Contract and Essential Elements


Contract and Essential Elements

Contract and Essential Elements – Section 2(h) of Indian Contract Act defines contract as an agreement enforceable by law.

Two essential elements of contract are agreement and enforceability at law. Agreement= Offer + acceptance.

An offer when accepted becomes an agreement.

Sir Fredrick Pollock says “Every agreement and promise enforceable by law”

According to Salmond   “A contract is an agreement creating and defining obligation between two or more persons by which rights are acquired by one or more to acts or forbearance on the part of others”

According to Sir William Anson “A legally binding agreement between two or more persons by which rights are acquired by one or more to acts or forbearance on the part of others”



In order to create a valid contract, there must be a ‘lawful offer’ by one party and ‘lawful acceptance’ of the same by the other party.

Section 2 (a) of the Contract Act defines Offer as – ‘when one person signifies to another his willingness to do or to abstain from doing anything, with a view to obtaining the assent of that other to such act or abstinence, he is said to make an offer’.

Section 2 (b) of the Contract Act states that, ‘when the person to whom the offer is made signifies his assent there to, the offer is said to be accepted.


In case, there is no such intention on the part of parties, there is no contract. Agreements of social or domestic nature do not contemplate legal relations.

Case :- Balfour vs. Balfour(1919) Mr. Balfour and his wife went to England for a vacation, and his wife became ill and needed medical attention. They made an agreement that Mrs. Balfour was to remain behind in England when the husband returned to Ceylon (Sri Lanka) and that Mr. Balfour would pay her £30 a month until she returned. This understanding was made while their relationship was fine; however the relationship later soured. The lower court found that there was sufficient consideration in the consent of Mrs. Balfour and thus found the contract binding, which Mr. Balfour appealed. Arrangements made between husbands and wives are not generally contracts as the parties do not intend to be legally bound by the agreements.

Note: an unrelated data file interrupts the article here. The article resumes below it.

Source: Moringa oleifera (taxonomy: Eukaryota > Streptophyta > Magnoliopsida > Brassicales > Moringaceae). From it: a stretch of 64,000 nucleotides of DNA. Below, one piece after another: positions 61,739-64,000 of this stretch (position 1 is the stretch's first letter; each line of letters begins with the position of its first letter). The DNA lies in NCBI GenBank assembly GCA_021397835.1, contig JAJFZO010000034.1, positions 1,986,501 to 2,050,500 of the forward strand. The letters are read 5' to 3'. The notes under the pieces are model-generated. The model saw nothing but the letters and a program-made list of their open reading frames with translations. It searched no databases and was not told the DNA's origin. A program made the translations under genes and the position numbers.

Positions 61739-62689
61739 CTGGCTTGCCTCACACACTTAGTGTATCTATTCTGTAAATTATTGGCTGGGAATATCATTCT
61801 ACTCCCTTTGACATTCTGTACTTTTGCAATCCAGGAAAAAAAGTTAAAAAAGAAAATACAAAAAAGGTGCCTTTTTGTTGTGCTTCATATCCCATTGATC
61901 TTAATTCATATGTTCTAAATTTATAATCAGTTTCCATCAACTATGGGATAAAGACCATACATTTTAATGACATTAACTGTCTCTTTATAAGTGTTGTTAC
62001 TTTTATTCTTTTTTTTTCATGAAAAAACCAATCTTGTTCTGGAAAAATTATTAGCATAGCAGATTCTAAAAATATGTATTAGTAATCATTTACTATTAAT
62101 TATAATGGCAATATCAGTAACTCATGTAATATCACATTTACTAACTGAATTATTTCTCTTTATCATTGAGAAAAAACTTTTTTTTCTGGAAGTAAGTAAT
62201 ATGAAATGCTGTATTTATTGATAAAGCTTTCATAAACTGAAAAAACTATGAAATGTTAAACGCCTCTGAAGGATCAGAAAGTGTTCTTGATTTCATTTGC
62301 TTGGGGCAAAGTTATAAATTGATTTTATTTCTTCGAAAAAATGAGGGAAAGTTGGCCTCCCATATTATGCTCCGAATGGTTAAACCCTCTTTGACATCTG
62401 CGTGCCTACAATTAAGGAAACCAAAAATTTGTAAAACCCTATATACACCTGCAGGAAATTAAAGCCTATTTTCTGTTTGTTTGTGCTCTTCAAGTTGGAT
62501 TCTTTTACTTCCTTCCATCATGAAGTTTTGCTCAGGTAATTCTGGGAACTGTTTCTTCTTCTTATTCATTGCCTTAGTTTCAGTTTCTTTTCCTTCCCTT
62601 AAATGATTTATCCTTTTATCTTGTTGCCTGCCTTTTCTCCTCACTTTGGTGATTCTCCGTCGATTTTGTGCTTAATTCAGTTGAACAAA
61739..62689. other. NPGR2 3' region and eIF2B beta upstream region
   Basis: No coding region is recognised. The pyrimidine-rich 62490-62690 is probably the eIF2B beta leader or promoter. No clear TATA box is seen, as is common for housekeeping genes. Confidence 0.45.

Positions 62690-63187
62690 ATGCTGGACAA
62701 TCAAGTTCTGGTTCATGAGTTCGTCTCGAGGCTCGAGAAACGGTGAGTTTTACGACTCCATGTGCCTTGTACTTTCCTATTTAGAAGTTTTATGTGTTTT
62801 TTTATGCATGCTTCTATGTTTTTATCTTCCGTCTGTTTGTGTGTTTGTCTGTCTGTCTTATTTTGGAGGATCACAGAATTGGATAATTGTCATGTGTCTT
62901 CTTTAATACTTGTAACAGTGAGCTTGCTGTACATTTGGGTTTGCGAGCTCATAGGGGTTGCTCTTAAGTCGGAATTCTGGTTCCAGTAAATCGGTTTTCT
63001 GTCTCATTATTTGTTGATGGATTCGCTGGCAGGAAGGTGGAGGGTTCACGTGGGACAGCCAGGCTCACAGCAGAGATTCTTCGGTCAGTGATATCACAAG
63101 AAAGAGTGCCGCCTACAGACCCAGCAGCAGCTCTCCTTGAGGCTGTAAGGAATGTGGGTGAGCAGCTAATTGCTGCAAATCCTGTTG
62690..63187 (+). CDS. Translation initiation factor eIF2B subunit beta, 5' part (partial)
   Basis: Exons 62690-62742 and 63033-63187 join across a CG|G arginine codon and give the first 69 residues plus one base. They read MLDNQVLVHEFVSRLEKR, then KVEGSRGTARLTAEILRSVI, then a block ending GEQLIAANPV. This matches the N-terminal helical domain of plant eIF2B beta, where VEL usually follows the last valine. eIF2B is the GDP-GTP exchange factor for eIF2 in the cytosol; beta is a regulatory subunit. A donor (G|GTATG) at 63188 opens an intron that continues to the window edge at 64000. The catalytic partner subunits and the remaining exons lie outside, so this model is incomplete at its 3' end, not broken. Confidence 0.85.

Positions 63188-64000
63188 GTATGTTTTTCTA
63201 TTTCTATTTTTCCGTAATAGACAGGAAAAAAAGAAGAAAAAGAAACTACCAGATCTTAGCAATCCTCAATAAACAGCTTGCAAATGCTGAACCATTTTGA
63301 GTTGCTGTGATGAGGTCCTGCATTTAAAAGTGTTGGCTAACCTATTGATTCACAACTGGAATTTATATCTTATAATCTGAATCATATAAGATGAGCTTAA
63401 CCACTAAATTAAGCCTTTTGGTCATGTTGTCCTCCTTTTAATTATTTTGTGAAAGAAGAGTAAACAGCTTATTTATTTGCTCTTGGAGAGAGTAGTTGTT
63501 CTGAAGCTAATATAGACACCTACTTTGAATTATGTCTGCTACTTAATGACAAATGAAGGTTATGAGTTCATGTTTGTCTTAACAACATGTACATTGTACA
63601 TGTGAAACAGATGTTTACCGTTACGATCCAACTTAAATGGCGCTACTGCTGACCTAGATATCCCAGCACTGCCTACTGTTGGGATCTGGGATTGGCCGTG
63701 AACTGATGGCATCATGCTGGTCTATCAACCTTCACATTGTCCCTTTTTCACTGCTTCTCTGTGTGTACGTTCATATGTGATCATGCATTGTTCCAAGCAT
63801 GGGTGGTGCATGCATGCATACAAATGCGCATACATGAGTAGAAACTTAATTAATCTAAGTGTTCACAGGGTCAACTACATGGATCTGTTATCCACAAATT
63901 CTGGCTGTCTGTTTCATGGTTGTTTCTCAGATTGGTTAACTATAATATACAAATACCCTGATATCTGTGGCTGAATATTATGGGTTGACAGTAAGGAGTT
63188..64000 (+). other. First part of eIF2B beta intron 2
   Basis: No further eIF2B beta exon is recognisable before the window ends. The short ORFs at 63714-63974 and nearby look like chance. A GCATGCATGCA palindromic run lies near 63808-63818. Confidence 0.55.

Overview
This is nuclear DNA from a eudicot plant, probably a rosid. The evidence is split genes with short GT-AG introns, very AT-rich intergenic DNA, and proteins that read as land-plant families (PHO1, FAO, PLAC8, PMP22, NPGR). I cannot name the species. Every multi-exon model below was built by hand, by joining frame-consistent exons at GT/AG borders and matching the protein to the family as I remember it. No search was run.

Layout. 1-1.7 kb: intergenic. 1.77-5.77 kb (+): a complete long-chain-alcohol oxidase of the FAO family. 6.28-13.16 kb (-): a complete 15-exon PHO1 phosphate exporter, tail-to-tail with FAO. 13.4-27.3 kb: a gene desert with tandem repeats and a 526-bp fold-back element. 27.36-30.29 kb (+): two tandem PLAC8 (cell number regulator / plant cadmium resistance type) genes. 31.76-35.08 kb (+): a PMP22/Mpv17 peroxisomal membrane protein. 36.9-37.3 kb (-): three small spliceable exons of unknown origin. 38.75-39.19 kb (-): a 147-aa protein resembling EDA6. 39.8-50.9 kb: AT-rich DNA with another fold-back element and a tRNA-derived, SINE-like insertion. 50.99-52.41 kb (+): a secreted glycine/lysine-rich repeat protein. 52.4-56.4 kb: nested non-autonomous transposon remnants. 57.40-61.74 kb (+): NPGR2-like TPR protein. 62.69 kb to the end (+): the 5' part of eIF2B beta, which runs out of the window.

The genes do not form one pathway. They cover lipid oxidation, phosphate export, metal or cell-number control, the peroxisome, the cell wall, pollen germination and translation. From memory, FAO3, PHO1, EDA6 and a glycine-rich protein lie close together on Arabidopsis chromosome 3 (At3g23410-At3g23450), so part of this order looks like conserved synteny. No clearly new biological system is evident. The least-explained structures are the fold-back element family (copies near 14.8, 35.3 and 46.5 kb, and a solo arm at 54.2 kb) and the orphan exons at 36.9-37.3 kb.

At the desire of promisor, promisee or any other person has done or abstain from doing or does abstain from doing such act or promises is known as consideration.

According to Blackstone “Consideration is recompense given by the party contracting to another.” In other words of Pollock, “Consideration is the price for which the promise of the another is brought.”

Consideration is known as “quid pro- quo” or something in return. It may be cash, kind, act or abstinence and may be in past, present or future. It should not be unlawful, immoral and against the public policy.


The parties to an agreement must be competent. If either of the parties does not have the ability to contract, the contract is not valid.

The following persons are incompetent to contract.

(a) Minor: A person less than age of 18 is minor. Case-Mohri Bibi vs Damodar Ghosh 1903

(b) Unsound mind person: Any person who is unable to understand the term and condition of contract at the time of its formation is unsound mind.

(c) persons disqualified by law to which they are subject.


“Consent’ means the parties must have
agreed upon the same thing in the same sense.
According to Section 14, Consent is said to be free when it is not caused by- (1) Coercion
(Case- Rangnaykamma vs Alwar Setti 1889.)
(2) Undue Influence

(3) Fraud

(4) Mis- representation

(5) Mistake. An agreement should be made by the free consent of the parties.


The object of an agreement must be valid. Object has nothing to do with consideration.

It means the purpose or design of the contract. Thus, when one hires a house for use as a gambling house, the object of the contract is to run a gambling house. The Object is said to be unlawful if-

(a) it is forbidden by law;

(b) it is of such nature that if permitted it would defeat the provision of any law;

(c) it is fraudulent;

(d) it involves an injury to the person or property of any other;

(e) the court regards it as immoral or opposed to public policy. Or any agreement to distribute the money earned by robbery.


Also Read-

Contract of indemnity and contingent contract

Article 15, 19, 21 of Indian Constitution

Fundamental Rights: Summary

Definition of Torts

Impact of Extra-Marital Relation on The Legal Marriage

Sources of Hindu Law

National Green Tribunal Act 2010


Leave a Reply

Your email address will not be published. Required fields are marked *